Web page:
Monday, December 28, 2015

Navy Nurses in the Civil War

From:, 3-1-12

The Civil War was a time of many "firsts" for the Navy.  Now that it is the first day of Women's history month, it would seem poignant to talk about the historic first contributions of females in the Navy.  Like African Americans, these minority members of sea service exemplified the three tenets of the U.S. Navy: Honor, Courage, and Commitment.

Although nurses were not recruited in high numbers during this time period (especially for the Navy), effective clinicians would eventually become integral to the health and stability of any military.  It is no surprise then that disease, not combat, was the greatest killer of the American Civil War.

According to Susan H. Godson, the influx of nurses in the United States (Union) military grew early on as a result of  "the growing carnage on the battlefields."  Efforts were increased from newly created organizations like the Women's Central Association of Relief and the U.S. Sanitary Commission.  When fighting began on Virginia's peninsula in the spring of 1862, steamboats were converted into floating hospitals to transport the evacuated wounded.  The U.S. Sanitary Commission paid for the staffing of these ships with surgeons, dressers, and now male and female nurses.  Female nurses "prepared food, stocked shelves, and made the inform as comfortable as possible."   One of the more famous eastern transporters, the City of Memphis, was led by Mother Mary Ann Bickerdyke, perhaps the most famous nurse of the war.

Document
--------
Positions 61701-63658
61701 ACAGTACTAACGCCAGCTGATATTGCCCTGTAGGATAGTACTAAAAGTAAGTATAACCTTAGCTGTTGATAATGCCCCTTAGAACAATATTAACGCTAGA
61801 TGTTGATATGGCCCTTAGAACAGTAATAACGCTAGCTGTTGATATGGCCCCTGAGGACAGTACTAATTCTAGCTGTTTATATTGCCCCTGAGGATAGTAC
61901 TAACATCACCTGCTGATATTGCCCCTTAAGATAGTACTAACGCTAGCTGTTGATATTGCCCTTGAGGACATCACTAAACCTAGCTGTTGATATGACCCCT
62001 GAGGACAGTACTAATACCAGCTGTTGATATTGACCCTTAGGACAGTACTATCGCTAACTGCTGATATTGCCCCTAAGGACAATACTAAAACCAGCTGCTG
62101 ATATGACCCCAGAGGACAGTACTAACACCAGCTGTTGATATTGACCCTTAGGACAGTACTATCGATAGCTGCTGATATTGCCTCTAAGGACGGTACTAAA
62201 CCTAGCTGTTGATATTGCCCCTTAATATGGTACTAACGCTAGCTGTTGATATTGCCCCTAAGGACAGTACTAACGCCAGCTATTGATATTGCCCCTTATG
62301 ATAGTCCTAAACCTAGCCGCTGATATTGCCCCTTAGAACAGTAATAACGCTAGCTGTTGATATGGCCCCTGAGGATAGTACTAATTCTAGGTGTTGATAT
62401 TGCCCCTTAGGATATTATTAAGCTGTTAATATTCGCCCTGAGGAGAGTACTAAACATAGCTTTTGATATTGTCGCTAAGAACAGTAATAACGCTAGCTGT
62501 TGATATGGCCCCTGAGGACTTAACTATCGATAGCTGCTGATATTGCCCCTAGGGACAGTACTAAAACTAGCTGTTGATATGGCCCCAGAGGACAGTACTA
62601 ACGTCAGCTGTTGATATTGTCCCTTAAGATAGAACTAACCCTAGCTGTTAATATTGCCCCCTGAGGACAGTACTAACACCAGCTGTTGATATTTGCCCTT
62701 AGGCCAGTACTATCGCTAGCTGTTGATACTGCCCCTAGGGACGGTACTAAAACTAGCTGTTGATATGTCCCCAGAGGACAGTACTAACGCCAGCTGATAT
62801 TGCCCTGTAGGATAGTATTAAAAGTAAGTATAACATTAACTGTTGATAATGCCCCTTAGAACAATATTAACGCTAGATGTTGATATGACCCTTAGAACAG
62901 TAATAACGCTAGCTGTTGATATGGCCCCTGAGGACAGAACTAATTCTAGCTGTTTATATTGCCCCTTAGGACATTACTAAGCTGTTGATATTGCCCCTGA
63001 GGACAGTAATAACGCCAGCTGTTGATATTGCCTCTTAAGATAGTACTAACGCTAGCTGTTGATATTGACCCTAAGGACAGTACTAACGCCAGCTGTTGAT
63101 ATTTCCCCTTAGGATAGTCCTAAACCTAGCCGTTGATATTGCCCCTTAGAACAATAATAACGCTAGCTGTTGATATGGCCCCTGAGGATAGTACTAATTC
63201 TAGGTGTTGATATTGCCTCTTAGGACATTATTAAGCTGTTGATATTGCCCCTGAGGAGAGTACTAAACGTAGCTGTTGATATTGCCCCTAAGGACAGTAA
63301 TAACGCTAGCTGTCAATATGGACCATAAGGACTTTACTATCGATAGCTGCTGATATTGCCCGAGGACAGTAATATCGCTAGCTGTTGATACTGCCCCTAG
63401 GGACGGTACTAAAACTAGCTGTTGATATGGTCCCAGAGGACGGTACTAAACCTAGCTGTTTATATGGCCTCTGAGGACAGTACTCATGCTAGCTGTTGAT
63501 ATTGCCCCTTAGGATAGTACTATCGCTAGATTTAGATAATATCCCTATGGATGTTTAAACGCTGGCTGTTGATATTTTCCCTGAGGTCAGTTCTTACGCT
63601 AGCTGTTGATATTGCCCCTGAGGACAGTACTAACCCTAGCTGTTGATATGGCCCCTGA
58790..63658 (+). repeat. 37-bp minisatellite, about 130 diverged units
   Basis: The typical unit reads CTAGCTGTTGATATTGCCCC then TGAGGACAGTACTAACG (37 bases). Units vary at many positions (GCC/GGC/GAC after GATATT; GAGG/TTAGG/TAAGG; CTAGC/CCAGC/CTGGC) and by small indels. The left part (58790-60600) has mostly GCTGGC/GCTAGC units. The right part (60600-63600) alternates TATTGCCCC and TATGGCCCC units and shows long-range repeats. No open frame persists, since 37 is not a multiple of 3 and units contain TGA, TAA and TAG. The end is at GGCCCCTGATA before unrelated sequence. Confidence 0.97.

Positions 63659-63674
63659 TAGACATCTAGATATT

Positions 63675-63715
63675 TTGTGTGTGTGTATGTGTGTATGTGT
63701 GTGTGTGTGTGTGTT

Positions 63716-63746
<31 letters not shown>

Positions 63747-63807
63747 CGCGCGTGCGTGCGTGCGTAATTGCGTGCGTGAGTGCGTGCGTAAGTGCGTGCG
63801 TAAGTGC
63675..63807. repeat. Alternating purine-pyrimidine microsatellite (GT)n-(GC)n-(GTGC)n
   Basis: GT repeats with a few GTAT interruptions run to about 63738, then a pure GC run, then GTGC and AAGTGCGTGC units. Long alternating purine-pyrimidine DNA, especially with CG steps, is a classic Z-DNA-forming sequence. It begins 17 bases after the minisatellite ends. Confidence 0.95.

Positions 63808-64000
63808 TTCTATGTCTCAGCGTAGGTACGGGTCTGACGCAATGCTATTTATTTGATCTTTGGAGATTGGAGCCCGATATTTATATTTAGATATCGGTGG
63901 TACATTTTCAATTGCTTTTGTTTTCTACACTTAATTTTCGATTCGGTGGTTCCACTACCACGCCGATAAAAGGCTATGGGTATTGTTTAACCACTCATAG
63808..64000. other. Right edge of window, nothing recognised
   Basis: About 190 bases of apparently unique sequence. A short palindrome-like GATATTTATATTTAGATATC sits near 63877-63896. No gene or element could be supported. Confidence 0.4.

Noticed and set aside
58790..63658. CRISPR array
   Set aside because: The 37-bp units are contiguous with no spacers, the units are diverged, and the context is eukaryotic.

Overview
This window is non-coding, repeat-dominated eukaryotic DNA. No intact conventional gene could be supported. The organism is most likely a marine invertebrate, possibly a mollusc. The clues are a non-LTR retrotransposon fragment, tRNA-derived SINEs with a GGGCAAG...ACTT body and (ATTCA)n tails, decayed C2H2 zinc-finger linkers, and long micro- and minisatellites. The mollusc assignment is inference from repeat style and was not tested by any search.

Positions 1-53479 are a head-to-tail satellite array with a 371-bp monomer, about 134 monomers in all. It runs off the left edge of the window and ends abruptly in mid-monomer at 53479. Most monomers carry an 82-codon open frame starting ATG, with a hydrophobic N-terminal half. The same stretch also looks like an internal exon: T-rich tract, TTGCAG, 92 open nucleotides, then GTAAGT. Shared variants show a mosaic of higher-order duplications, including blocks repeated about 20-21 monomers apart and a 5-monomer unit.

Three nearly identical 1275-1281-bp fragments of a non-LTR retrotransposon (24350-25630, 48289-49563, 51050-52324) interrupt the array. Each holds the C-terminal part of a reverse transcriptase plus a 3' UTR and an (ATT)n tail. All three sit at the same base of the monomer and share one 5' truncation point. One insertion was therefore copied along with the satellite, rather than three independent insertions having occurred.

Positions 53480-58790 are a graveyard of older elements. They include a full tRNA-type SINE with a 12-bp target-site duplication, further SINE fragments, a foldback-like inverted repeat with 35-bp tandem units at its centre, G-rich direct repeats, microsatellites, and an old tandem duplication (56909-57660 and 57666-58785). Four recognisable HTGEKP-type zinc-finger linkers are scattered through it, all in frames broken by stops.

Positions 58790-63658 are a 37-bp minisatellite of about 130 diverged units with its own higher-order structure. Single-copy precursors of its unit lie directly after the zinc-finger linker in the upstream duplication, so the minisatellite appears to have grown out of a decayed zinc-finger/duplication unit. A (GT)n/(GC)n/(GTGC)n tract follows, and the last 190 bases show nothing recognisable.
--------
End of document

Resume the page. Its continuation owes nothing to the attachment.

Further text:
In the West, ships did not have the luxury of swift transport to a shore hospital, so floating hospitals like the Red Rover were commissioned.  Commissioned on 26 December 1862, the Red Rover served with the Mississippi River Squadron for the remainder of the war.  The medical personnel included four nuns of the Sisters of the Holy Cross as well as five black women - Alice Kennedy, Sarah Kinno, Ellen Campbell, Betsy Young, and Dennis Downs, who assisted the nuns.  These women were the very first women to serve on a U.S. Navy ship, and the predecessors to the Navy Nurse Corps of the 19th century.

Godson, Susan H.  Serving Proudly: A History of Women in the U.S. Navy.  Annapolis: U.S. Naval Institute Press, 2001.

Image: Mary Ann Bickerdyke


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